What do Hoosiers have against San Francisco, College Park, Maryland or Romeoville, Illinois? Those are just three cities from which companies are relocating to Indiana.
What do Hoosiers have against Arizona, Texas, California, Mexico, China, England and other places where Indiana companies have moved production, offices and even headquarters?
Our government officials are proud they can “claw back” subsidies granted to Carrier, which is moving production to Mexico over a period of years. In a paroxysm of patriotism, the Indiana House voted 60-34 to have companies repay property tax abatements they receive if the firm moves out of the country.
Our pence-wise and pound-foolish governor wants to bring more jobs to Indiana. Good, but he is sworn only to protect the constitution of Indiana, not to cause damage to people living outside our borders.
A study several years ago by the Economic Policy Institute said NAFTA cost the United States nearly 700,000 jobs. More recent work at the Wharton School (University of Pennsylvania and Donald Trump’s alma mater) says this does not take into account the gains in American jobs and the lower costs of goods to American consumers.
There is no question Indiana needs more jobs. What we seek are environmentally sound firms that improve the income of workers where they live and that reuse existing structures where possible. We need jobs that pay wages commensurate with the skills of workers, particularly in areas of high unemployment.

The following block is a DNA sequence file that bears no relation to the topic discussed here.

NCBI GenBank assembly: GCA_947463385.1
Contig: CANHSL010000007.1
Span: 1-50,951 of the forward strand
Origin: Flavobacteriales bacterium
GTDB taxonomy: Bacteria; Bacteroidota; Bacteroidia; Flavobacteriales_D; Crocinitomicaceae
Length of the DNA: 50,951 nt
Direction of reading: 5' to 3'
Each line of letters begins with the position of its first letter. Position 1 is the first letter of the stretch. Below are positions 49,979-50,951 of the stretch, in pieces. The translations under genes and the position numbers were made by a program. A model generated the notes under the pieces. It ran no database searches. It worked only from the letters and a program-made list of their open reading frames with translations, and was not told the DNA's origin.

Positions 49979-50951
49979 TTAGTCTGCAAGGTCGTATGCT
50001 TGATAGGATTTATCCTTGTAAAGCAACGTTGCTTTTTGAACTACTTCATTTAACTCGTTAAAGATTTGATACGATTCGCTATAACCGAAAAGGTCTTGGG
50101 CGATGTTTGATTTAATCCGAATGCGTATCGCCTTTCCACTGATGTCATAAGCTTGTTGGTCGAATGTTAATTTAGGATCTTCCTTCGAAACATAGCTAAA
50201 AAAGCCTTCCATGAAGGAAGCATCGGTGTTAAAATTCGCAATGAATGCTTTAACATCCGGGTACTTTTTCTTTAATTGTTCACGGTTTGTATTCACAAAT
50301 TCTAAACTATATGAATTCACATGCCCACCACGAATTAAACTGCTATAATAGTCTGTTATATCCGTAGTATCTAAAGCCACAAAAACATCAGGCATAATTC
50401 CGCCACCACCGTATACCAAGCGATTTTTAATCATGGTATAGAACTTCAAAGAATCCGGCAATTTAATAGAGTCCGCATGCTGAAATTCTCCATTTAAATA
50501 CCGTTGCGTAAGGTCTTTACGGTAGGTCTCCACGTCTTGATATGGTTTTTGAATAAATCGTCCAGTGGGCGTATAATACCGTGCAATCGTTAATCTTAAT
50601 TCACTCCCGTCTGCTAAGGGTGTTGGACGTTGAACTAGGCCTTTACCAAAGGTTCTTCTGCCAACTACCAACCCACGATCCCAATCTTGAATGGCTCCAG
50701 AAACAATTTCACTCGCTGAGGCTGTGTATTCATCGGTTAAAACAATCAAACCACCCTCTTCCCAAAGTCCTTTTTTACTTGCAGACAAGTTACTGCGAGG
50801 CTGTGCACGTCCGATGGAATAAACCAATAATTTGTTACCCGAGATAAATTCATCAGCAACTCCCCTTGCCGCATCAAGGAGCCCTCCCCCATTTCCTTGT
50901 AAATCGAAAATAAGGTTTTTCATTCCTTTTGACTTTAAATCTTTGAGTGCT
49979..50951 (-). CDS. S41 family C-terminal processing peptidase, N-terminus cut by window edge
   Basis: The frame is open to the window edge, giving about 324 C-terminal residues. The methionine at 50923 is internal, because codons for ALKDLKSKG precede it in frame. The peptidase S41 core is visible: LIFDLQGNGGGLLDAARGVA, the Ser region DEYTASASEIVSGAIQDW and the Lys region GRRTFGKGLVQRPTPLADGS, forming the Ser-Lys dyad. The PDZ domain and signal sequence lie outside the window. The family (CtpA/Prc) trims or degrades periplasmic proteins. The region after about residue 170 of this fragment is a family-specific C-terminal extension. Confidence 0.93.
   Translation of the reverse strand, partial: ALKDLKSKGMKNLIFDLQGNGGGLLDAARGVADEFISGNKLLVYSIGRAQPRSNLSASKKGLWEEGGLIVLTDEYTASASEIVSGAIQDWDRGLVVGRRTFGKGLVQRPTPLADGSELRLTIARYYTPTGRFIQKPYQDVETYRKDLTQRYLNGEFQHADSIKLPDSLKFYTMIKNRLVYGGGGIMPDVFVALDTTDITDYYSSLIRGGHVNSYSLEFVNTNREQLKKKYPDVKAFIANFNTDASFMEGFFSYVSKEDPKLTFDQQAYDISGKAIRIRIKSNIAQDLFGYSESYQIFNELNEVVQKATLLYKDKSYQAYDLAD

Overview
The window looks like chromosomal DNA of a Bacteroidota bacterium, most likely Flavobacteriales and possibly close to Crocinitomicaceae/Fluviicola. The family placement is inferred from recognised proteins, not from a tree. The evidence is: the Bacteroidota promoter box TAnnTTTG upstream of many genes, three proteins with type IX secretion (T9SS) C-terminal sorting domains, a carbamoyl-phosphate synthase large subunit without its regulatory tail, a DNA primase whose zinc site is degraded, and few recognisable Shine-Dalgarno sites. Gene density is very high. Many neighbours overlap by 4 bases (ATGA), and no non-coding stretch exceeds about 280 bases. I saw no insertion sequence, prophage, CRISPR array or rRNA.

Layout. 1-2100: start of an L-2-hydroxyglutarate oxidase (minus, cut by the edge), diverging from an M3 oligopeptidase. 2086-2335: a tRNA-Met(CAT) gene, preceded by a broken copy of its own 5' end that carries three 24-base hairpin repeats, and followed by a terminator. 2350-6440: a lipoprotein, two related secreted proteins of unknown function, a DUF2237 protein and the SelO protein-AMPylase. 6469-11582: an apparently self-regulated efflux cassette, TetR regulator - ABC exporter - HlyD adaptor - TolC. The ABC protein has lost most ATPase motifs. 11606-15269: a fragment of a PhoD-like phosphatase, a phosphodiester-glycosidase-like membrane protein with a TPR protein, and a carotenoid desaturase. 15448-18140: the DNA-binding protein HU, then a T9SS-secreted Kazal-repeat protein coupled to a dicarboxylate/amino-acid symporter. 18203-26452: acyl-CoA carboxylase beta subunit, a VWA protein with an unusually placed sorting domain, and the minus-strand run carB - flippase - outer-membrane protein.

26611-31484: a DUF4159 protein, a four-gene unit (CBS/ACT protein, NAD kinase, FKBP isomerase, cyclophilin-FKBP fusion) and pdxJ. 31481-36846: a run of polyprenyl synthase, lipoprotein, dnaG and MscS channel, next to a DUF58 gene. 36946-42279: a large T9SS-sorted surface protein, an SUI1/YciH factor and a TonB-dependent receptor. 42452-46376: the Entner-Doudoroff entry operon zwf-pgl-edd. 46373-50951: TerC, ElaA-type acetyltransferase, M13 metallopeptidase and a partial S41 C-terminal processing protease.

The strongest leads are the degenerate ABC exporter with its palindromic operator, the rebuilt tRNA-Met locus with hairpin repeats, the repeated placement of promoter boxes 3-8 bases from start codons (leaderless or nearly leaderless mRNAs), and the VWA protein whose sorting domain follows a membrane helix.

But where are jobs being located these days? The answer given by the actions and silence of the Indiana Economic Development Corp. is: high paying jobs, in technologically intense fields, will be located anywhere in Indiana those firms wish to locate.
This is consistent with our free market ideology. However, it is also desirable for the state to seek job growth in the 21 cities/towns where the unemployment rate is a full point above the state level (5.4 percent in February 2016, not seasonally adjusted).
In areas of chronic unemployment, it is often difficult to get to jobs, even if they are available in the next county. Many workers lack the skills to meet the demands of high tech employers. Often a full-time job relieves the burdens and tensions derived from a part-time job where unemployment is endemic and persistent.
Of these 21 places with 6.4 percent or higher unemployment rates, nine are in Lake County. Three more are nearby in Northwest Indiana (Michigan City, La Porte and Portage). The remaining nine are scattered from Logansport and Peru to Bedford and Terre Haute including the cities of Connersville, Muncie, Anderson, Marion and Martinsville.
To bring the headquarters of small and/or promising high-tech firms to metro Indianapolis is fine. To court visiting millennials, while ignoring the range of skills and experience in our state, is not consistent with working for the best interests of people who are in need.